Altered Images Must Come With Warning Under New French Law

Altered images of models are commonplace in the fashion industry today, but that may change under a new French law.

France passed a law that went into effect on Oct. 1 requiring any image of a model that has been digitally altered for commercial purposes to come with a warning that it has been touched up.

The French Ministry of Health hopes the move will discourage people from imitating unrealistically thin images that have been touched up artificially.

The law requires digitally edited images to be clearly labeled “photographie retouchée,” or touched-up photograph. Any publisher who fails to use the label could be fined up to 37,500 euros [$44,000] or 30 percent of the cost of creating the advertisement.

A French law that requires models to provide a doctor’s note affirming their health, particularly their body mass index (BMI), came into effect in May 2017. (PATRICK KOVARIK/AFP/Getty Images)

The label is required when “the body of a model has been modified by an image-editing software to either slim or flesh out her figure,” the French Ministry of Health said in a statement earlier this year.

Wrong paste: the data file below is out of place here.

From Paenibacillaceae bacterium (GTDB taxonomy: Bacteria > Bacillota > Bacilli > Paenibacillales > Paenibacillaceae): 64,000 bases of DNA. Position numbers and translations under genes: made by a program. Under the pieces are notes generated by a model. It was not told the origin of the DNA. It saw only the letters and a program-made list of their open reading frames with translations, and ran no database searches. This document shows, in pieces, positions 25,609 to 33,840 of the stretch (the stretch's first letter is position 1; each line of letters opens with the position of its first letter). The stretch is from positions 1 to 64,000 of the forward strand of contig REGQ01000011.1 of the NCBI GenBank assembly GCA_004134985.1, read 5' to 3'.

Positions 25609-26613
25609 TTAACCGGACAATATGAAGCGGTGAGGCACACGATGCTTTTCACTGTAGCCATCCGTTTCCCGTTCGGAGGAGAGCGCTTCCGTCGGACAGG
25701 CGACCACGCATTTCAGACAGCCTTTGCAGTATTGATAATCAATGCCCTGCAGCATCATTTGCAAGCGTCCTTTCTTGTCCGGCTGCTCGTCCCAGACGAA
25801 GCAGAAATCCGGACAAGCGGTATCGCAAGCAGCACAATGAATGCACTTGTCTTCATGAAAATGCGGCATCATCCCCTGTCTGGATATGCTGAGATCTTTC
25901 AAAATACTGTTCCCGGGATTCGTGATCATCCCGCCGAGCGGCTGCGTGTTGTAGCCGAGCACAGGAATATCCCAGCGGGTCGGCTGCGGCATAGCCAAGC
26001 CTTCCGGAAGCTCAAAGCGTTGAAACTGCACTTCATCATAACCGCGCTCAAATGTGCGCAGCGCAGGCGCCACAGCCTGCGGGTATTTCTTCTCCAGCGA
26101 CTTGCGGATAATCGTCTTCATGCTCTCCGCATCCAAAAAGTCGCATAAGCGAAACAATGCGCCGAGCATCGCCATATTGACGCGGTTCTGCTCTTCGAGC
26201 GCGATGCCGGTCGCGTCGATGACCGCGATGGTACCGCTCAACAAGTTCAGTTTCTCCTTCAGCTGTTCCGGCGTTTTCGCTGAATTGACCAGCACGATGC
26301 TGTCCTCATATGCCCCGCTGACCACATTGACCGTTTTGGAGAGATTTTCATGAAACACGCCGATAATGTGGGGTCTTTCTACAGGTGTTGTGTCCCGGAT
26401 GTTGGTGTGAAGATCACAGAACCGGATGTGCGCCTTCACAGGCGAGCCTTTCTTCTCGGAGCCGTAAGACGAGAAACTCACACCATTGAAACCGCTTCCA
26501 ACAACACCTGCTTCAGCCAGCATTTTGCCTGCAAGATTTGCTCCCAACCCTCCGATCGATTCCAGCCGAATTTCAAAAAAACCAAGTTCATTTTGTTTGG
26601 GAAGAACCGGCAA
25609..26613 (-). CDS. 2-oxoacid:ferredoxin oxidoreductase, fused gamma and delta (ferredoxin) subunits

It is estimated that 30,000 to 40,000 people suffer from anorexia in France.

In May, a law came into effect in France banning extremely thin models. It requires models to provide a doctor’s note affirming their health, particularly their body mass index (BMI), that measures weight in relation to height.

A BMI of less than 18.5 means someone is unhealthily thin, according to the World Health Organization.

“Exposing young people to normative and unrealistic images of bodies leads to a sense of self-depreciation and poor self-esteem that can impact health-related behaviour,” said Marisol Touraine, France’s minister of social affairs and health, according to reports.

Following the new law, American photography agency Getty Images informed contributors via email that they are banning any images in which the subject’s body shape has been photoshopped to “make them look thinner or larger.”


The email, sent with the subject line “RE: Important Information on Retouched Images — Legal Update,” states: “Effective October 1, 2017, a new French law obliges clients who use commercial images in France to disclose whether the body shape of a model has been retouched to make them look thinner or larger.”

It continues: “As a result, also effective October 1st, we have amended our Creative Stills Submission Requirements to require that you do not submit to us any creative content depicting models whose body shapes have been retouched to make them look thinner or larger.

“Please note that other changes made to models, like a change of hair color, nose shape, retouching of skin or blemishes, etc., are outside the scope of this new law, and are therefore still acceptable.”

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